but no matter whether it's fertility (breeding at the front end of bull turnout) or production (weaning a calf equal to her more mature herdmates), if we demand more from our replacement heifers instead of making excuses for them, we'll get where we want to be much faster.
 

irked

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dun":pjfmgkou said:
The infamous "low birthweight heifer bull" is used a lot but that is just poor bull selection criteria, i.e. single trait selection. There are lots of bulls that will throw low BW but will still have the desired weaning and butchering weights.

that is so true. i still see ads in some of the livestock publications advertising "longhorn x angus heifer bulls" or "jersey x angus heifer bulls" and one time even saw an advertisement for "longhorn x jersey" bulls. as you say dun, there are many good choices for low birthweight and calving ease that will also give acceptable or even superior growth to weaning or yearling. i realize that some people just don't want to take any chances and want a trouble free calving season. but if i thought i had to use a jersey or longhorn bull on heifers i would feel like i needed to change the way i develop or select those heifers.
 

randiliana

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My bottom line for our heifers is that she needs to raise a calf that gained 1.8 lbs per day (works out to 450 lbs or so on 205 days). I have discovered using my records in the past that if she can't do this in her first year, she won't improve enough in the next year to make it worth feeding her to find that out. I might cull the odd one that would have surprise me, but I think that the cost of feeding all the others negates that possibility.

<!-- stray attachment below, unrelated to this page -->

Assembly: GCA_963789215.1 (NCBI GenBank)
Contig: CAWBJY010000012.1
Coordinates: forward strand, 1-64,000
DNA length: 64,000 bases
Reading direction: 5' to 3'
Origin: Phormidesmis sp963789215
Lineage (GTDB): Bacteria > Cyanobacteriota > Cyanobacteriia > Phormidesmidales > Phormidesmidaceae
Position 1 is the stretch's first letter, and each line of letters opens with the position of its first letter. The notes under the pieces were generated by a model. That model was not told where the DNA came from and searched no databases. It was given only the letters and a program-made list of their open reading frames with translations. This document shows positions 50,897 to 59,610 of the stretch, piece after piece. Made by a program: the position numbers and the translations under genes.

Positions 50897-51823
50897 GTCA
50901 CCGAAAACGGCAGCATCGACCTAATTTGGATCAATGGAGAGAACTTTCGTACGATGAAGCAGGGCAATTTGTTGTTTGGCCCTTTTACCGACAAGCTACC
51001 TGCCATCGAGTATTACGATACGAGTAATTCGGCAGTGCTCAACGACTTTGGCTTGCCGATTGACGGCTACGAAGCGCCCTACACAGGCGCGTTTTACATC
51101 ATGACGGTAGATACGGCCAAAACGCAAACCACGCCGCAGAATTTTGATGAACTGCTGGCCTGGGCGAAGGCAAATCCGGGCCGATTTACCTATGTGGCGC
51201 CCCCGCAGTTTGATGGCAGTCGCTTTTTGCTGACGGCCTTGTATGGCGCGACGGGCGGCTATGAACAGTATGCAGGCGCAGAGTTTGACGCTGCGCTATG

KNERSIE

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but if i thought i had to use a jersey or longhorn bull on heifers i would feel like i needed to change the way i develop or select those heifers.

Absolutely, in the seedstock business its even more true. A heifer that can't have a calf of breed average size or slightly above on her own isn't worthy of being registered.

My bottom line for our heifers is that she needs to raise a calf that gained 1.8 lbs per day (works out to 450 lbs or so on 205 days). I have discovered using my records in the past that if she can't do this in her first year, she won't improve enough in the next year to make it worth feeding her to find that out. I might cull the odd one that would have surprise me, but I think that the cost of feeding all the others negates that possibility.

The important part is you have records and a strategy, most commercial cattlemen I know seldom even know which calf belongs to which dam and since they have no idea on birthdates they really don't know who is doing the work and who is loafing at his cost.
 

novaman

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I expect the first calvers to wean a calf similar in weight to any of the other cows in the herd. The reason being I always use the latest purchased bull to breed the heifers and expect these calves will have the best genetics in the herd. On any given year I will usually pick 15-20% of my replacements from the group of heifers out of first-calvers. It is impossible to tell the difference in size. As far as milk heritability goes, 40% seems to be stuck in my head.